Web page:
Speaker 1: 00:00 The announcement came out of the blue during summer recess. San Diego, Congresswoman Susan Davis will not seek reelection next year. The 75 year old Democrat is calling a rap on nearly 20 years in Congress. That opens the 53rd district to any number of aspirins. I spoke with Susan Davis earlier about her decision. Congresswoman Davis, welcome to midday edition. Speaker 2: 00:23 Hi, good morning. Nice to be with you. Speaker 1: 00:24 Well, you wrote in a letter to constituents how difficult this decision was. What finally caused you to decide to leave Congress? Speaker 2: 00:31 What's so interesting? I think about the decisions that members make and perhaps they do this in other areas, but I'm not sure I was having to make really a a four year decision, four, five year decision. And uh, at that time I felt that there's so much that I've learned about it's going on in San Diego and I often tell people, I wish I, you know, I, some day I'd like to be doing more of that and this is the time for me to try and do that. I still have, of course, 16 months in which I will be very engaged in many of the issues that we, we've already been working on. I chair a subcommittee, I, um, on three, three committees and I'm very involved, but I really felt that looking forward that this gives me an opportunity to, to serve in a different way. And there are many wonderful people that I'll be, I hope, uh, able to engage with beyond the time that I'm in Congress. Speaker 1: 01:29 And, uh, explain the timing of your announcement here. Speaker 2: 01:32 Oh, well I think we, we have an earlier primary this year and next year and that makes a difference in terms of people's decisions. And so, uh, is this the, so a little early compared to what members often started looking at at the the next few years, but I felt it was important to do that. Speaker 1: 01:51 And can you talk about your years in Washington? What are some of the main achievements you're proud of and regrets you might have? Speaker 2: 01:58 I don't have any grads actually. I even during some very tough times, the opportunity to work with some fabulous people and to, you know, to, to be so involved in working with my constituents has really been an honor for me and I, and I've loved it. I think when it comes to major accomplishments, one of the things that people often point to is I did play a very active role in the repeal of don't ask, don't tell. I had taken on the chairmanship of the personnel committee, the subcommittee in on the Armed Services Committee and, and started really engaging with a number of military leaders early on and then saw that through to what I think is a, is a, is a good conclusion and wonderful conclusion that people could serve openly. We have so many patriotic people who want to want to serve their country and we were making it very hard for them and, and that was not right. There are other areas, education, certainly in health care, even though we all, I think we're very focused on, uh, health care. Uh, I certainly was engaging in a number of areas there and often, you know, playing a role to bring people together and to talk about these issues. Speaker 1: 03:16 Do you think president Trump has tended to gut some of your major achievements? Speaker 2: 03:20 Oh, absolutely. I mean, just look at the affordable care act and I think that the importance of people with preexisting conditions feeling that they are able to get health care is critically important. And while a number of people may have that through their work, it sets a different tone. I've spoken to so many people who had a minor health condition and when they went to get health insurance, they were told that they weren't eligible. I mean, that's just, you know, outlandish and we, despite everything that's said though, the effort of our republican colleagues, unfortunately, and certainly president Trump has, has been to walk that back in such a way that people will not, would no longer have that ability to do that. Speaker 1: 04:08 Now, how would you say the Congress has changed in your nearly two decades in the house? And the same question about democracy in general in America. Speaker 2: 04:15 The elections in during the primary season have kind of move people. Um, I think especially, especially on the right to, to not be as open and even as generous and they're thinking about legislation. We had an opportunity and a few years ago to vote on the cures act, a healthcare bill that would provide more funding for a number of diseases and really give us a far better opportunity to address the challenges in healthcare today. None of us, you know, have I, we all, I guess I would say have family that would benefit from that. And I had republican colleagues who would agree with the concept but would not vote for it because they were worried that somebody would challenge them in their primary. I think that that makes a difference for people today. And I'm not exactly sure how to address it, but I think that it's a reality and all members of Congress, I think would agree with that. It's created far more divisiveness than is necessary. I also think that that the president has definitely contributed to the tone today in Washington. There's just no doubt about that. And despite the fact that people may be uncomfortable with it, not be supportive of the kind of language and the way that the president has carried himself on a number of occasions. Nevertheless I think that they have gone along with it and it would be better if everybody together, um, that were less concerned about those things spoke up. Speaker 1: 05:55 And what sort of reactions are you getting your announcement? Speaker 2: 05:58 Well, people are, are actually, um, very supportive and uh, they are, you know, a little on happy I guess I could say. And I think it's because of the times, frankly, I think that people really wants to ability, they don't see it in their politics today. They don't see it for what they see in terms of not, not all elected officials of course, but just the, the issues and the way that they're being dealt with. And I think they saw me as someone who was dis well grounded and they appreciated that. So I'm getting a lot of feedback in those areas. And another people that are saying, you know, good for you. You know, you decided that you have something to contribute in a different way and you're willing to go for it. Speaker 1: 06:46 And what do you plan to do once back in San Diego for good? Speaker 2: 06:49 I don't know yet. That's, that's actually the nice part of it. Speaker 1: 06:53 Any ideas about maybe getting into politics or a politically active once you're back in San Diego? Speaker 2: 06:58 Well, I'm not certainly got to run for office again, but I, you know, I, I'm just open to a lot of different areas. I've had an interest in housing over the years. I've had an interest certainly in education in the military. I've loved the opportunity to work with the military. Speaker 1: 07:14 Any ideas about who you'd like to see replace you? A Democrat, I presume? Speaker 2: 07:18 Yes. Uh, I would like to see a democrat. I think that the district will certainly be ready for another democrat. I don't think it's a safe district, but in, in the, in the sense that it's not a possibility, Speaker 1: 07:34 uh, regarding a specific folks who might run to replace you. Anybody in mind? Speaker 2: 07:38 I'm not recommending anybody. Right. This is just day one after five after I made the decision. I'm hoping that they'll ruby a number of people who are thinking about it and come forward. Obviously I want someone who really cares about constituents, is really willing to take all of those meetings. I don't think we oddly ever turned down a meeting and I think this, this is a decision for the people to decide. Speaker 1: 08:04 Well, I've been speaking with Congresswoman Susan Davis of California's 53rd district. Thanks very much. Thank you. Speaker 1: 00:00 A San Diego judge this week, ordered 11 parents separated from their children at the border and deported can return to the u s to pursue asylum attorneys for one woman in the case say she was so distraught by the separation from her son that her face became paralyzed for days. Well now a new report from the U S inspector general finds that children who had been separated from their families are suffering from traumatic psychological impacts that something the American psychological association has warned about. Earlier I spoke with Dr Rosey Phillips Davis, President of the Association. I started by asking what she concluded from the report. Speaker 2: 00:40 Well, we were delighted to find that the reports support it for the American psychological association has been saying for years that it actually retraumatizes children to separate them from their parents. As you know, these children have just been on a long hard journey and, and they've seen terrible things and so to be separated from their parents just retraumatizes them. And that's what the reports concluded. Speaker 1: 01:12 And can you detail how they were being retraumatized? Speaker 2: 01:15 They have seen terrible things. For example, many of these children and parents are leaving because of the violence that they have experienced in their home countries. Some of these young people have seen parents murdered, some girls have been raped. There've even been cases where girls have been raped and gotten pregnant. Children had been separated from their parents and or other relatives and they want to get to the United States thinking that they have reached a safe haven and in some ways they have and then for them to get here and unexpectedly be separated from their church, from their parents. They at least children don't know what is going on with them. They just know that they are not with their parents so they're already scared and frightened and now their parents have been taken away. Speaker 1: 02:07 Can you talk to me a bit more about how that trauma manifests in, in these children, Speaker 2: 02:12 young children just being separated and their routines uprooted, traveling long distances and struggling with food and shelter and then coming to these places where they don't have the same routine. They are not in homes, they are not in their regular be it. They're in crowded facilities with people that they don't know. And if you imagine what happens to young people when they are suddenly in a situation where they don't know anyone, the routines are different, they are scared, they're frightened and sometimes they, so they'll have PTSD or sometimes they will just have lots of anxiety, lots of fear. And sometimes these children will even experience things like Ah, ah, the salsa tube disorders that is that they just, it's almost like out of body experiences. And so the costs, children need a stable, harmonious environment even in the best of time. Speaker 1: 03:16 MMM. And the reports were released on Wednesday after the policies that they are reporting on have been largely done away with. Correct. Speaker 2: 03:24 Some of those policies that I'm aware of, and example would be, they used to require when, when they went to that zero tolerance policy, they would require all of the adults, including the parents to have fingerprints and they would send them away and they just got banked up. And so, so many more of those children were in those immigration facilities. And so they did away with that kind of policy. And some of the others that they have just rescinded. For example, one of the ones that I'm aware that they rescinded was one where they were requiring background checks on the workers who were taking care of the children and sometimes they would give waivers for those because they couldn't get all those done. Well they did away with that kind of policy too, but they still haven't been able to re reunite all of those children. So they still have a ways to go. And I believe these are all good people trying to do the right thing. It's just that they're overwhelmed. Speaker 1: 04:25 Hmm. And the APA also said that there weren't enough mental health providers at the shelters. What was the reasoning for the shortage? Speaker 2: 04:34 What the report indicates is that they cannot find enough people to do the job. And so my understanding is that their ratio was one to 12 but sometimes they'd have as many as one provider to 25 children. And when you're dealing with a child, for example, a child who's crying and inconsolable, you can't decide that you can spend a half an hour with that child and move on or an hour and move on. So it's not easy to get enough hours for the workers to have even a regular case load, let alone one that is overloaded. And then they suffer from having low compensation for the mental health workers and they have long demanding hours. And another part of the problem, because this is such a surge and they are recruiting people who may be, haven't even had enough experience with this kind of Fama and yet they're trying to do that work. And so that's very hard on some workers. If you're not used to doing that kind of work and dealing with children at that level was that kind of trauma, then it can be tiring on the worker. So the demands of the job, so people are competing for those individuals who can pay more and with few hours and less Pharma to deal with Speaker 1: 06:00 and going forward. What would the American psychological association like to see done to correct these problems? Speaker 2: 06:06 Couple of things that we like to see. One, we certainly would like to see them do more research to know exactly what they ought to be doing for those children. And we certainly hope that they will recruit people that actually are better able to deliver the services. We also would invite them to look at some of the resources on the APA website because there are some there, uh, saying that, um, that will, that will prevent us from training. We hope. The other thing is that they will get case loads that are more manageable. And then I think if it's, if they would work harder just to attract and retain some of the workers, maybe they need to look at increasing compensation for doing the jobs that they do. Speaker 1: 07:02 I have been speaking with Rosie Phillips Davis, president of the American psychological association. Dr. Davis, thank you so much for joining us. Speaker 2: 07:10 You're welcome. Glad to be with you. Speaker 3: 07:15 Mm. Speaker 1: 00:00 Elected officials from around San Diego County will be making a big decision tomorrow on the future of housing. Cities must plan to build enough housing to accommodate population growth. KPBS Metro reporter Andrew Bowen says the housing crisis has changed the conversation about where that growth should be happening. Speaker 2: 00:18 Hi Lois. Hi. It's so nice to meet you. Lois son. Richie is 72 retired and a long time resident of Encinitas. Well, this is Speaker 3: 00:28 studio apartment and I'm a story collector and have a little nonprofit and this is my office and my [inaudible] Speaker 2: 00:35 home son. Riches walls are lined with books, mostly memoirs and 250 diaries filled with her own writing. These are all of your journals, Speaker 3: 00:45 these and those up there and then in the closet over there and Speaker 2: 00:51 Sunridge is lucky. Years ago a patron helped her pay off this 400 square foot condo, but with little saved for retirement. Her living situation still wasn't stable. She looked into selling and moving into a subsidized rental apartment, but in a city where 80% of the land is zoned for single family homes, affordable housing is nearly impossible to find. Much less build. Speaker 3: 01:14 One of the difficult parts about being in the conversation about housing and Encinitas is that we have created laws that have made it more difficult for us to build housing. Speaker 2: 01:28 That conversation continues Friday when local leaders will gather to decide how much housing each city in the county will have to plan for over the next decade. Encinitas. Mayor Catherine Blake Spear was one of the elected officials who came up with a methodology to guide that decision. She says in the past, cities including her own could get away with blocking any growth from happening and the State perceives that that is what has created the housing crisis, so we have a lack of supply of homes because so many cities have said, we're not interested in more homes here and we got ours. We're going to close the door after us. Under the new methodology, a city's housing allocation is determined by two factors, how much public transit it has and how many jobs there are. The goal is to allow more people to take transit to work or if they have to drive, at least it's a shorter commute. Speaker 2: 02:19 Although the methodology and concept make sense, it doesn't take into account the nuances of each individual city. Richard Bailey is mayor of cornetto. If leaders approved the new housing methodology, his city would have to plan for a thousand new homes. That's not much compared to other cities, but it's 20 times what cornetto was asked to plan for it the last time around. Bailey says the methodology should take into account some of his city's jobs are actually overseas in the military, and he says the city of core Nado has authority over only a fraction of its own land. Then the question comes down to, well, who who's responsible for stepping up and throughout the bay region, many Speaker 4: 03:00 cities have already stepped up, including Cornado and so I think it's important that we take a a look at what cities have already done historically and make sure that all the cities throughout the region are stepping up to do their fair share. Speaker 2: 03:12 I mean, I'm not sure that that's really a legitimate position. Encinitas Mayor Catherine Blake Spear says the methodology for allocating housing throughout the county has to be fair and explainable to the public. I think that every city has their particular reason that they think their numbers should be different and lower. I, of course, really like my colleagues on the San Di Board and the cornetto mayor, but I don't know if he has a different methodology that would apply to everybody or he's just asking for our carve out. I have been extremely fortunate back at her studio and Encinitas low, as Sunridge says, she's now getting by thanks to the charity of friends and colleagues, but she knows others aren't so lucky. She says, the way things are going, only the rich will be able to live in the communities where they work are going to be segregated. We're not going to all come together and live together and, and I, I'm, I'm really not wanting to have that kind of city is my hometown. Elected officials are scheduled to vote Friday on a draft methodology that will guide its housing plan, whatever they settle on it. We'll also need approval from the state. Speaker 1: 04:18 Joining me now is KPBS Metro reporter Andrew Bowen. Welcome. Thank you. So Coronado's mayor says adding 20 times more units than previously required while harm the character of his town. And we'll get to that in a minute. But what are some other cities in the region going to be required to add? Speaker 2: 04:36 The city of San Diego has the greatest share of housing and that's probably what you would expect being the largest city. Um, it's about 108,000 and that's also up from the previous cycle that this happens. Lemon Grove has about four times its previous allocation around 1400 imperial beach close to the same number. That's more than five times its previous allocation. Uh, a couple of cities or jurisdictions are getting fewer numbers. So San and the unincorporated county, um, are getting just a fraction of what they previously had. And that's just a reflection of the fact that they have very little transit and little and few jobs. Um, but these overall, these, these are, we're talking overall numbers here and built into these overall numbers are targets for very low, low income and moderate income housing and factored into the calculation is what's called an equity adjustment. So if you're a a low income community, you don't have to build as much low income housing as higher income communities. Speaker 1: 05:34 And how is this process different this time around than in past decades? Speaker 2: 05:39 So what I, what Mayor Blake Spirit told me was that in previous, uh, cycles when this, when the SANDAG would go through this process, typically what happened was the, a local jurisdiction, the city or the county would come up with their own general plan. They would zone for housing, different parts of their town and the SANDAG generally defer to those local decisions. Uh, and you know, maybe make some adjustments here and there. Many cities just chose not to add any new housing in their local plans. And so no housing actually ended up getting built. And this is where the state came in and basically said, no, you have to, um, make these goals a little bit. You have to give them a little bit more teeth. And also you have to base them. They have to be furthering the goals that we have as a state to reduce vehicle travel and reduce greenhouse gas emissions. Speaker 2: 06:26 So that's why SANDAG came up with this formula that says, the more jobs you have and the more trains that you have, the more homes you have to plan for. Right. And it seems odd for some cities to balk adding a more housing after all. Doesn't that add up to more tax revenue, revenue boost in the local economy? Yeah, well sometimes is the short answer. Um, let's also remember prop 13 basically freezes the taxable value of a property in place and only adjusts it really just for inflation. Um, and only when that property is sold is it reassessed and then the city can get more tax revenue from that, uh, that property, retail and commercial properties, however, bring in additional revenue for this city, like sales tax. Um, so a lot of the experts in the state say that this is part of why we have this big imbalance of jobs and housing in many of our communities because cities are incentivized to add those jobs. Speaker 2: 07:19 Um, but they're not as incentivized to add the housing that that would allow those people who work the jobs to live near those jobs. Um, and another thing is that new development gets people angry. So when the neighbors show up to city council meetings, worried about, you know, the apartment building that's going up across their street, they're talking about traffic, they're talking about infrastructure. They're not necessarily thinking about the city's bottom line. So nimbyism at work there, no answer. Anita said resisted having a housing plan is mandated by the state. A judge in December ordered won't be adopted. What's the status of that though? Yeah, well a little bit of backgrounds of voters in Encinitas passed a local law that requires at public vote every time the city wants to increase density on a piece of land. Um, the, the city failed to have a, uh, housing element that was compliant with state law, um, but was trying to get a new one approved and, and it put that a plan to the voters twice. Speaker 2: 08:15 And both times voters rejected that plan that would have brought the city into compliance with state law. Uh, last December, a judge basically, um, you know, as you mentioned, suspended this local law requiring a public vote. And so now as of, I believe it was march, the city has a legally compliant housing element or in the state calls for adding 171,000 housing units throughout the county. And preliminary estimates have corn auto getting about a thousand. Cornell. Those mayor says that means drastically changing is Shitty, destroying its charm, requiring major overhaul of zoning rules. Then there's the suggestion of cornetto getting other cities to take on more units instead. How might that work? Speaker 1: 08:56 A corner have something to trade? You're going to see a big negotiation here of Brexit system [inaudible] Speaker 2: 09:02 well, this, this kind of speaks to how things were done in the past and how SANDAG is really trying to change the conversation here because they can't just keep deferring all of these decisions to local leaders. So, um, mayor Richard Bailey told me that he wants a weighted factor to apply for each city's number that would calculate, uh, or take into account the city's existing density. Um, and so that, you know, cities that have done more to build dense housing in the past should be given credit for their, um, their work. In other cities that haven't, um, should be asked to do more. Uh, he says that core Nados density is actually quite high when you factor out, um, all of the land on the, on the island that belongs to the state or the federal government or the port of San Diego. Um, but those, that is also somewhat true to an extent for a lot of other cities in the county. Speaker 2: 09:50 Not every city has complete control over every piece of land in its jurisdiction or within its boundaries. So, uh, you know, if, if the SANDAG board takes, um, the mayor as suggestion, um, the end result could end up being that cities in the back country or the unincorporated county could end up getting more, um, housing allocations and that kind of conflicts with the state goals that the requirements that, that this, that there be more infill development and more development around public transit. Um, so I think we can expect some policy debate about this formula on Friday. Um, and ultimately the board will, the SANDAG board will have to find something that the majority agrees with and that the state will be able to accept. Speaker 1: 10:35 Well, a lot of people waiting and wondering today about how these 171,000 housing units are going to be parsed out. I've been speaking with KPBS metro reporter Andrew Bowlin. Thanks, Andrew. My pleasure, mark. Speaker 5: 10:49 Uh. Speaker 1: 00:00 Democrats who run California and are running for president agree that the fight, the climate crisis, we need to stop burning fossil fuels as soon as possible. But a proposal for robust offshore oil and gas drilling and all federal waters makes a mockery of that clean energy goal. Leaders in California and all along the west coast are fighting back. Joining me to discuss that battle as KPBS environment reporter Eric Anderson. Eric, welcome. My pleasure. Well, you covered a press conference yesterday focused on the resistance to the Trump administration's push for offshore drilling. Who was there? Well, a congressman, Mike Levin and Scott Peters were both there. And what they were trying to do is highlight, uh, their opposition to a Trump administration plan that was put forward last year that would basically reopen a lot of the, uh, areas off the coast of the United States to offshore oil drilling. Uh, they both think this is not a very good idea and they're looking around for ways that they can, uh, move legislation on Capitol Hill, uh, to keep it from happening. Speaker 1: 01:04 And what they've come up with is, uh, co-sponsoring a bill that's been put forward by a member of the house from South Carolina, conservative Republican Law Maker, uh, in a state that was, uh, overwhelmingly voting for Trump in the last election. Uh, but that measure would put a permanent ban in place on offshore drilling along all us coastal waters. And they're hopeful that this bipartisan, uh, Bill, uh, actually gets up for a House vote soon and then gets consideration in the Senate. And, uh, we mentioned that congressman Lebanon was their Congressman Peters, both Democrats, of course, from this area. What were the main points made, uh, by these folks specifically in terms of, of the dangers facing the potential for catastrophe out there? Well, I think what they're trying to bring up is the fact that, uh, you know, California's coastal economy is a $23 billion economy. It's, there are hunt more than a hundred thousand jobs tied to that economy. And our lifeblood here in southern California is linked to a good clean environment along the coast. And offshore drilling kind of endangers that. Uh, and this was a point that, uh, congressman Scott Peters pointed out, uh, very specifically Speaker 2: 02:14 last year, president Trump, uh, his department of Interior proposed to allow oil and gas drilling right here off California's coast. Think about that. The federal agency tasked with protecting our ne our country's natural resources, has proposed the rollback of critical environmental protections designed to keep oil from filing our oceans, which could lead to devastating effects for our environment and for our economy. 50 years ago in 1969, an oil rig off the Santa Barbara coast experienced the blowout resulted in oil slick 35 miles long. At that time, it was the largest oil spill in history. And to this day, it remains the largest spill to occur in the state of California. Crews were literally throwing hay bales into the ocean to try to soak up the oil that killed thousands of marine animals, caused a suspension of commercial fishing, and led to a huge drop in tourism, uh, as you might expect in California's coastal communities. Speaker 1: 03:17 A congressman, Peter said, uh, that's why he wants to oppose the offshore drilling. Uh, because San Diego's economy can't absorb that kind of an impact, a negative impact from an oil spill. It puts more than an $8 billion economy in peril if something were to happen. And what specifically is the Trump administration's proposal? This is over several years and they're talking about really opening up old big area to a lot of drilling. A, they want to open up the, uh, the ability for the federal government to sell these oil leases off the coast. And of course, if you sell the oil lease to a developer, an oil, an oil company, they want to be able to put a rig out there to begin extracting the oil. And they want to do that all along the coast of the United States. Although it's probably worth noting that, uh, the state of Florida with the Republican governor, conservative governor, I did get an exemption from, from this policy, but California democratic state did not get that exemption. And here in the, along the west coast here in California. How much oil are we really talking about? Yeah, it's a not considered to be a, a huge, immense amount of oil. We talked to Michael Torty, who's with a Surfrider foundation's, a San Diego chapter, and he said, you know, the benefits we would get from that are relatively small, Speaker 2: 04:35 all of this irreversible damage for what, 16 and a half months of oil reserves off the California coast. Why bother? Was such a risk. Images of oil, marine life, soiled coastlines, a massive oil slicks have been permanently etched into our hearts and minds over the years as ecological tragedies. American needs to conserve energy, protect our natural resources, and look for innovative ways to build a sustainable energy portfolio. Speaker 1: 05:03 And of course, he weighs this against the potential economic impact from the oil industry that, you know, could add $2 billion to the, to the California economy. Uh, but the argument there is, is that's far outweighed by the impact on California's coastal economy, which is worth around $23 billion and a, the position of the Governor Gavin Newsome. Uh, when it comes to oil and Glen, I guess, platforms in the Pacific. Uh, he has not really said much about it. He's, he's been a little bit coy on this position, and it's not something that he's talked about publicly. So we'll see if he weighs in on this as this thing moves further along, especially with this federal legislation she had been talking about. Well, I've been talking with KPBS environment reporter Eric Anderson. Thanks Eric. My pleasure. Speaker 1: 00:00 Summer is swiftly flying by and today marks the final installment of mid day additions. First summer music series this week, the concert is hosted by Maureen Cavenaugh, palm trees, surfboards, and Mexican food. Don't exactly conjure up images of Appalachia and dueling Banjos, but if you look hard enough, you'll find a thriving bluegrass music scene right here in our backyard. Today we're joined by one of San Diego's finest bluegrass vans, prairie sky. Here they are with the song. Don't you hear Jerusalem Moan? Speaker 2: 00:32 Well, I got a home on the other shore, don't you? He Jerusalem. Whoa. Ah, no. Well, they have been forever more [inaudible] don't you hear [inaudible]? Don't you hear [inaudible] thank God doesn't haven't any ringing him. I told him my soul said, free. [inaudible] Mon ran a sister. Mary. She, you. Where's the chain? Don't you? He do this alone and on every link is a Jesus name. [inaudible] Noun. Don't you hear Jerusalem? Don't you hear this alarm? No, thank God I haven't had a ring in my soul and my soul said free. Don't you hear Jerusalem know whether the devil wears a hypocrite shoe? Don't you hear [inaudible] Noun. You don't watch out. He gonna step on and you don't, you're here in Jerusalem, mom. Don't you hear Jerusalem loud? Don't you hear Jerusalem Mowing [inaudible] heaven and it ringing and my soul and my soul said, [inaudible] listen, lamb bone. Now the Methodist preacher is a mighty fine man. Don't you hear Jerusalem noun show when us away to the promise land [inaudible] bone. Don't you hear [inaudible] don't you hear Jerusalem? Noun that God. There's a heaven and a ringing in my soul and my soul set free. Don't you hear every salon bone? Don't you hate Jerusalem, mom? Don't you hear this alive? Let God in a ring in my soul and my soul said, please don't do it here. [inaudible] Speaker 3: 02:11 [inaudible] Speaker 2: 02:14 hmm. Speaker 3: 02:19 Uh, Speaker 1: 02:22 prairie sky is Ramona alt on guitar and vocals. Dwight warden on upright bass and vocals. Avery Ellis Min on Mandolin, fiddle and vocals. Jeff Smith on guitar and vocals. Thanks for joining us for midday edition. Oh, we're happy to be here. Now. Did prairie sky begin right here in San Diego? Jeff? Speaker 4: 02:40 Yes, it did. And what year? 2010 yeah. Oh, we been together for 10 years and believe it or not, we actually all still like each other. We all met in the local bluegrass scene. There's a San Diego bluegrass society and jam sessions and get togethers. And pretty much that's how we met. Speaker 1: 02:55 Now, you know, bluegrass musicians are among the best players in the world. How do you learn how to play this? How did you learn how to play Avery? Speaker 5: 03:05 The tradition for bluegrass music is basically an oral tradition by ear. For example, the fiddle was an easy instrument to carry and so it was ubiquitous, played in lots of different countries, but a lot of the people were not schooled, even educated enough to read and certainly not necessarily related to read music. So we basically learned one person to the other learn the tunes. And one of the joys of playing it by ear is that you start to improvise on the theme and you're encouraged to improvise in this kind of music. Speaker 1: 03:33 So Jeff, you just sort of pick it up? Speaker 6: 03:36 Um, I, it depends on, you're asking me and I don't feel like I've ever picked it up. So we kind of agree, uh, in, in this pan, I'd, I'd focus more on singing and strumming more than being an outstanding bluegrass picker. Cause those guys, you're right, they're incredible and they spent their whole life, you know, a good play in blue grass. Speaker 1: 03:56 And Ramona, what about you? What uh, what is your affinity with the picking up the singing style and the music of Bluegrass? Speaker 7: 04:03 The singer that I remember being turned on by is Joan bias. She was playing a lot of the Carter family, bluegrass, you know, the beginnings of Bluegrass. She's the one that I fell in love with and wanted to learn guitar because I heard Joan Baez, Speaker 1: 04:20 now you're going to play another song for us right now. And it's called the fiddler Avery. What's the song about? Speaker 5: 04:27 I was influenced by and moved by some older people who I saw playing the fiddle. It was as if their years were irrelevant and they could've just as easily been 16 as opposed to 86. So it's kind of my way of, of calling attention to the beauty of music and how it cuts across the ages. Speaker 1: 04:45 Here's prairie sky with their song, the fiddler Speaker 8: 04:58 [inaudible] [inaudible] [inaudible] [inaudible] man. Speaker 9: 05:57 [inaudible] Speaker 8: 06:18 [inaudible] Speaker 9: 07:07 [inaudible] Speaker 8: 07:29 [inaudible] Speaker 9: 07:46 [inaudible] Speaker 8: 08:04 [inaudible] Speaker 9: 08:21 [inaudible] Speaker 8: 08:37 [inaudible] Speaker 1: 08:40 that was prairie sky performing the fiddler. Thank you once again. Really, really nice. So joy, you were telling me about the way that the bluegrass community in San Diego gets together. Tell, tell me more about that. How big is the community here? It's surprisingly, I think the reason is there are a lot of immigrants, people who came here from Appalachia and brought the music with them and there's a very active nonprofit scene specifically promoting bluegrass and activities and Avery runs a fiddle camp. So basically every week there's two or three bluegrass events that you can participate in going on somewhere in San Diego. So ever. Tell us more about the Julian family fiddle camp. What's, what can you tell us about that? Speaker 5: 09:21 We're going into our ninth year. It's called the Julian family fiddle camp. We have about a hundred people who come for a four and a half day period in April up in Julian. And uh, the community wrapped its arms around it and it's become quite a popular event. We have great instructors who come in and because the quality of the camp and experience is so good, we have two, three generations of people who come to spend that extended weekend to learn music, dance, and enjoy the beauty of what a music provides us. Speaker 1: 09:49 You're going to perform one more song for us. What's that going to be? It's going to be man of constant sorrow from the a movie o brother where are out there with George Clooney. Well, I want to thank you before you start prairie sky. Thanks for stopping by the our summer music series today. It's been a pleasure. Thanks for having us. Yeah, we've had fun. Speaker 8: 10:15 [inaudible] Speaker 1: 10:16 prairie sky performed Sunday, September 15th at the Train Song Festival and Poway. For more information, go to music series. Speaker 8: 10:28 [inaudible] Speaker 9: 11:08 [inaudible] Rambo. I am not [inaudible] Speaker 8: 11:41 [inaudible] Speaker 9: 11:41 yeah, that's bare. The weight lover [inaudible] in some [inaudible] Speaker 8: 12:54 [inaudible] Speaker 9: 12:57 I think [inaudible] Speaker 10: 13:22 God, go there. Show, Speaker 11: 13:29 uh, Speaker 8: 13:40 [inaudible].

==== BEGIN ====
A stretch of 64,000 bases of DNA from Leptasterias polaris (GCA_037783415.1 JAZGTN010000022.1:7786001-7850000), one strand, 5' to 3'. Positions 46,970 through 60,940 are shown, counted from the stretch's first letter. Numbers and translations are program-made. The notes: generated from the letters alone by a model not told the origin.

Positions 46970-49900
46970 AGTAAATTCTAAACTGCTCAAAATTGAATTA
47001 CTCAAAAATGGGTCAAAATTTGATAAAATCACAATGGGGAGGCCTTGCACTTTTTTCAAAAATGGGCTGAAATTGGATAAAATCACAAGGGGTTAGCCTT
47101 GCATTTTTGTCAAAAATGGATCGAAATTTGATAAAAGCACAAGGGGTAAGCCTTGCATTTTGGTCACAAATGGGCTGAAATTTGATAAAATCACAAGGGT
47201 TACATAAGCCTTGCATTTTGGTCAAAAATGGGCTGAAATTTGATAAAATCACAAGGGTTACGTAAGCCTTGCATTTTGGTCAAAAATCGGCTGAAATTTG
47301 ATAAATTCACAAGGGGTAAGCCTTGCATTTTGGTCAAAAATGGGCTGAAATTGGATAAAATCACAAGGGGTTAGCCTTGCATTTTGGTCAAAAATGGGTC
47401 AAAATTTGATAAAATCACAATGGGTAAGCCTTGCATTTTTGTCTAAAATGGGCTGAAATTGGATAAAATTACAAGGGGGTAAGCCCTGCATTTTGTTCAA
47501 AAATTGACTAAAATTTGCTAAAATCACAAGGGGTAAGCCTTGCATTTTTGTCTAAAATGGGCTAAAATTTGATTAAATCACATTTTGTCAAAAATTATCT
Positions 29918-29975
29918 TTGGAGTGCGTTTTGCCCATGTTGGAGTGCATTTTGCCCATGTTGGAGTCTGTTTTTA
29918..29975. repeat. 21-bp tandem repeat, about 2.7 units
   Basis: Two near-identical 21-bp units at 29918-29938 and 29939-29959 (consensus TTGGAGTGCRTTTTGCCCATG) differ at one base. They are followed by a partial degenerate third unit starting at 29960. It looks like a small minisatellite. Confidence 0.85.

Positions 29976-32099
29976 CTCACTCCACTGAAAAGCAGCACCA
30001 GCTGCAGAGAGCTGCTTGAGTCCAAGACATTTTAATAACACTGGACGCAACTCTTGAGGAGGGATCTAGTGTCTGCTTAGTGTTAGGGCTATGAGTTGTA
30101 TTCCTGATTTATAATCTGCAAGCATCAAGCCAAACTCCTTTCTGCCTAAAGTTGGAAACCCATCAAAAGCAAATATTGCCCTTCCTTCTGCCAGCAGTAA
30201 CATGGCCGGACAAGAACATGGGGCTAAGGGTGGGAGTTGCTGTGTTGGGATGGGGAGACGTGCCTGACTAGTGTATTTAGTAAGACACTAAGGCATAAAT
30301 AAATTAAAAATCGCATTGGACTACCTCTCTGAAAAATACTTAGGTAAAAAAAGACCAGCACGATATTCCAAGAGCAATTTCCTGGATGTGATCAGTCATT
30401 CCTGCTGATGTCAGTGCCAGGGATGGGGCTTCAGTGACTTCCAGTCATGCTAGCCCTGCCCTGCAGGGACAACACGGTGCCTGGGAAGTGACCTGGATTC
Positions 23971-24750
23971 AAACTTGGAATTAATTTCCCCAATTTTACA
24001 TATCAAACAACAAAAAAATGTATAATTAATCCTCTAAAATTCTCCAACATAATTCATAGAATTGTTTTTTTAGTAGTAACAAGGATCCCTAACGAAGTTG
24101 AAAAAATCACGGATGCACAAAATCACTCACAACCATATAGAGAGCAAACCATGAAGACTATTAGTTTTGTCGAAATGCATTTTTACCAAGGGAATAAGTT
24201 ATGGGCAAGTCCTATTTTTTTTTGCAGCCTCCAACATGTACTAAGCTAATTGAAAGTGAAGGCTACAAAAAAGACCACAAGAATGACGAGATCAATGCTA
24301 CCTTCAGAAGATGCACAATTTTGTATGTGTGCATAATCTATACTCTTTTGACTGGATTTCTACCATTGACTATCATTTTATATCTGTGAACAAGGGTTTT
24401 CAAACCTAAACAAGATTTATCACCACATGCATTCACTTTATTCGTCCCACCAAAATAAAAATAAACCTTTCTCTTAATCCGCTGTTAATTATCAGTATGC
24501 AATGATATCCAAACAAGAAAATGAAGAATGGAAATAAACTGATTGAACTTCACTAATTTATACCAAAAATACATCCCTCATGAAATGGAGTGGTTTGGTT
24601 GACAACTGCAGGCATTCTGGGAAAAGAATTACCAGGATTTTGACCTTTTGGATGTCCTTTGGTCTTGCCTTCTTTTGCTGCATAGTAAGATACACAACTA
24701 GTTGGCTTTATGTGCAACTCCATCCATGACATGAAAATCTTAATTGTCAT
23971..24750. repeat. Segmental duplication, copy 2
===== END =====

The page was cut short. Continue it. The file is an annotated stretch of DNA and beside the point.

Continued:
Congresswoman Susan Davis is stepping down after ten terms. Also, a government report says family separation at the border left children traumatized, SANDAG looks at how to distribute 171,000 new homes throughout the county, local representatives are urging Congress to say no to drilling off the California coast and and San Diego bluegrass band Prairie Sky performs in the KPBS studio in the final installment of the Midday Edition summer music series.